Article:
A new version of the Greek classic play adapted by world-famous feminist author, Germaine Greer.

The ancient world is gripped by a long and futile war. While the men of Athens fight in a foreign land, the women of Athens can take no more. Lysistrata, the play’s heroine, persuades the women to barricade themselves inside a building and refuse to give their husbands sex until they negotiate an end to the Peloponnesian War and secure peace. She also persuades the women of Sparta, the enemy, to join her cause and refuse sex to their husbands until they too agree to stop the war. The men eventually give in, peace is agreed and the women go home to their husbands.


“…fast, broad, silly and profound…”  -- The Independent On Sunday

“…wonderfully fragrant, upper crust Lysistrata…”  --The Guardian

«Known as the ‘Father of Comedy’ Aristophanes wrote many comic plays in his lifetime, although only eleven now remain in their entirety for us to enjoy. Although comical this does have a serious point to make, and thus does have a feminist dose in its telling.
As the Peloponnesian War grinds on so the women on both sides become fed up with it all. Their men are off fighting, and when they come home it is for sex and for getting the women to care for them. For Lysistrata though enough is enough, and thus she comes up with a plan to end the interminable warring. If all the women withhold their favours then the men will be faced with having to do everything themselves, from looking after the babies, the cleaning and every other chore. They would then become too busy to go around fighting. But will her plan work, and will the other women carry it out?
There is innuendo here and a lot of humour, and in today’s world there is certainly a feeling of girl power, although the Greeks wouldn’t have seen this, and there are at times certain elements that show this. There are after all some women who are as horny as the men and need some entertainment, and thus a bit of infighting between the females, so this which was written by a man is not about doing away with a patriarchal society, also some take this play as being anti-war and pacifist, but when you read it you do not see that here. There is no mention of stopping war for all time, instead this is about a particular and rather long war, which all of us can understand would have been punishing on both sides.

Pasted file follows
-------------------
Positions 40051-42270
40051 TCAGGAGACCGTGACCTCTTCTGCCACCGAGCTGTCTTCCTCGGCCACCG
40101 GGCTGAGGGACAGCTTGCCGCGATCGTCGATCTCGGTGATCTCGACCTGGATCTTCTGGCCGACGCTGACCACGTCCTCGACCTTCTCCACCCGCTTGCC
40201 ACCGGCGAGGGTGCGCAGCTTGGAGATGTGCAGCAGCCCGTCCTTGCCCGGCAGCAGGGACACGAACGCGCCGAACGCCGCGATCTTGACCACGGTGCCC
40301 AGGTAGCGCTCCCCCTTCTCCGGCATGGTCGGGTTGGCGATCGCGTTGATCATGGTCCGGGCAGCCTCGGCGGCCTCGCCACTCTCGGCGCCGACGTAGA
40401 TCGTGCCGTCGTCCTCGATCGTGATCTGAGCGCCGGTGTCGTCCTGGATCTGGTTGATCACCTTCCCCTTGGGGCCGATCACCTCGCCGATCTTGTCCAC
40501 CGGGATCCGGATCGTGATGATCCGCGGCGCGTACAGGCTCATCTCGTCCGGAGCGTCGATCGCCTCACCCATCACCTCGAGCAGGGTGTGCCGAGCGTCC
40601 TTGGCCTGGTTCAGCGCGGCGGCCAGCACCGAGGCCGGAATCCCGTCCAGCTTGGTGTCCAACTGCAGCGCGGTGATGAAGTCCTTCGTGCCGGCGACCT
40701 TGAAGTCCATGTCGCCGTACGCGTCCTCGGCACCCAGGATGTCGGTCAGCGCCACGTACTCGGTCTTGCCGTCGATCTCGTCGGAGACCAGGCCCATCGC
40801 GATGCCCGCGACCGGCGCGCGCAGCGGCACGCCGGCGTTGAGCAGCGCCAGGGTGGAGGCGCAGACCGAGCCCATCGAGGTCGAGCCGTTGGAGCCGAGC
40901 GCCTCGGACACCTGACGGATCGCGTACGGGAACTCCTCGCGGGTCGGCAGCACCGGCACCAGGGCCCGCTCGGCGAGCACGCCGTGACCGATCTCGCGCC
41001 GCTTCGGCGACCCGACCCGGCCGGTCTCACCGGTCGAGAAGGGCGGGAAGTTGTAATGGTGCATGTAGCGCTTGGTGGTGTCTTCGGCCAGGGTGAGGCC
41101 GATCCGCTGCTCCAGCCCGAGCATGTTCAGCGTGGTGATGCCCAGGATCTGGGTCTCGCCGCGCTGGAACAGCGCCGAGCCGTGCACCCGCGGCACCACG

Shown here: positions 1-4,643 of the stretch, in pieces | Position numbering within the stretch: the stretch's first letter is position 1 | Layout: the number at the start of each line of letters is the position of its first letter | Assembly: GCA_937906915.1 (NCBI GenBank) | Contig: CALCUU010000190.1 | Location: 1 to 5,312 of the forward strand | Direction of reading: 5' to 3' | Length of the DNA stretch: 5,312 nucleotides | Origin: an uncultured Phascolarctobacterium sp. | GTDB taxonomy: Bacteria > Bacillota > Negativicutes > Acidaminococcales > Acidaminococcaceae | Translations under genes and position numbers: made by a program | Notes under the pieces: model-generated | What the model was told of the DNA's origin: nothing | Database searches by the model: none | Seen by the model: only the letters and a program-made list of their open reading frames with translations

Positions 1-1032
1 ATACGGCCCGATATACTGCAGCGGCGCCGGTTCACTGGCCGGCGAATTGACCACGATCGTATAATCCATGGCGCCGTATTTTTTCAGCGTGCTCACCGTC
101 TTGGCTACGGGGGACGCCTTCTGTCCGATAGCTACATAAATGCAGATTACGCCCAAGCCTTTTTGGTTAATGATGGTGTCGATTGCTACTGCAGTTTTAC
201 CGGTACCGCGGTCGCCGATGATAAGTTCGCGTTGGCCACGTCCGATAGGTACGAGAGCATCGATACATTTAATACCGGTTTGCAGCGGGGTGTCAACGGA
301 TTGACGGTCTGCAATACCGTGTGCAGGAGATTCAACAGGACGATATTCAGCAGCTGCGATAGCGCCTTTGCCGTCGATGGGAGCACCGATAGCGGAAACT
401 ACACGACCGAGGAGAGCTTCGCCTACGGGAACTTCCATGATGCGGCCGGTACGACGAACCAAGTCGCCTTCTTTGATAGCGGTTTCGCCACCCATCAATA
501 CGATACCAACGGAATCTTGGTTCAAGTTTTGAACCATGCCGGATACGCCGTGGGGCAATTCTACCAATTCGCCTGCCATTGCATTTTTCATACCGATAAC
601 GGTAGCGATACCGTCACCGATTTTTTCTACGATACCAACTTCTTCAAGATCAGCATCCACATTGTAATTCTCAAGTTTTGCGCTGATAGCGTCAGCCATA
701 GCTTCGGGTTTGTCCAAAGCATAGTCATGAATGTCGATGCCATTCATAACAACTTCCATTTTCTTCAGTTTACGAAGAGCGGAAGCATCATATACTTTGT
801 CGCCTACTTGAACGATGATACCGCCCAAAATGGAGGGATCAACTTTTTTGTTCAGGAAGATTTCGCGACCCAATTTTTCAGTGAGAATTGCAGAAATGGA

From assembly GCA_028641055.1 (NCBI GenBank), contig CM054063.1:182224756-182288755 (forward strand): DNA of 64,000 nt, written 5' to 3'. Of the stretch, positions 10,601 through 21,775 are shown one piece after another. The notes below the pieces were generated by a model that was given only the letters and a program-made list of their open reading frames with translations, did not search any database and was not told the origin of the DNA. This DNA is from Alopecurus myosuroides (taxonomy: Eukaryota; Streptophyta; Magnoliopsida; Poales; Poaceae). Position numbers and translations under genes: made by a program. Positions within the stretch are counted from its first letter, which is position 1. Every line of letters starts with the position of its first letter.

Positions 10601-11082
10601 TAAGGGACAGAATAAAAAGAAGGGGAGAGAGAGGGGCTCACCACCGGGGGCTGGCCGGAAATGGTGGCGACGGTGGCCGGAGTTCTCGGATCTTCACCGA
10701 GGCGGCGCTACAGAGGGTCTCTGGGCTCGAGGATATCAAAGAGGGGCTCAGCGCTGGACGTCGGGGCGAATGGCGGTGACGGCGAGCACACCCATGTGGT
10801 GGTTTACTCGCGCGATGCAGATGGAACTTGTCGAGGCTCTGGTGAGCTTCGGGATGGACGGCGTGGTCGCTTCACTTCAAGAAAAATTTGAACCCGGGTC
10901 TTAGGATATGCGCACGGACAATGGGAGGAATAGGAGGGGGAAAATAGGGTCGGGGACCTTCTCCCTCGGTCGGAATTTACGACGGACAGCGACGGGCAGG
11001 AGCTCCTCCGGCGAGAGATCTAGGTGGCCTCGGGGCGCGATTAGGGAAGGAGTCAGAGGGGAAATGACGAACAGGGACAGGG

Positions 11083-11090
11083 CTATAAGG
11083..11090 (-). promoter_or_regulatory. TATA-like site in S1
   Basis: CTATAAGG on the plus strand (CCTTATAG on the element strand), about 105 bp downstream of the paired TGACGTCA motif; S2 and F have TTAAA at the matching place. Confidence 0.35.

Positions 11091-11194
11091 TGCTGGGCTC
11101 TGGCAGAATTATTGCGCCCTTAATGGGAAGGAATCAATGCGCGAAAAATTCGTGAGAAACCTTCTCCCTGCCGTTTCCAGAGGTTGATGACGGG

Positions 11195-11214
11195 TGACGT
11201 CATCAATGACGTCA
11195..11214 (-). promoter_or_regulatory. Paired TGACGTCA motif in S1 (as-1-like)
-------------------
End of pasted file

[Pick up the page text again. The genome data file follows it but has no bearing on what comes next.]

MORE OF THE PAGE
At the end of the day then you can take certain themes from this and extrapolate them, but on the other hand you can just sit back and enjoy what is a very entertaining comedy, with sex and gender at the heart of the plot.'

-— ***** M.DOWDEN

Germaine Greer, broadcaster, journalist and academic is best known as an author for her groundbreaking work The Female Eunuch and The Beautiful Boy. She has also been a contestant on Celebrity Big Brother.
81 printed pages
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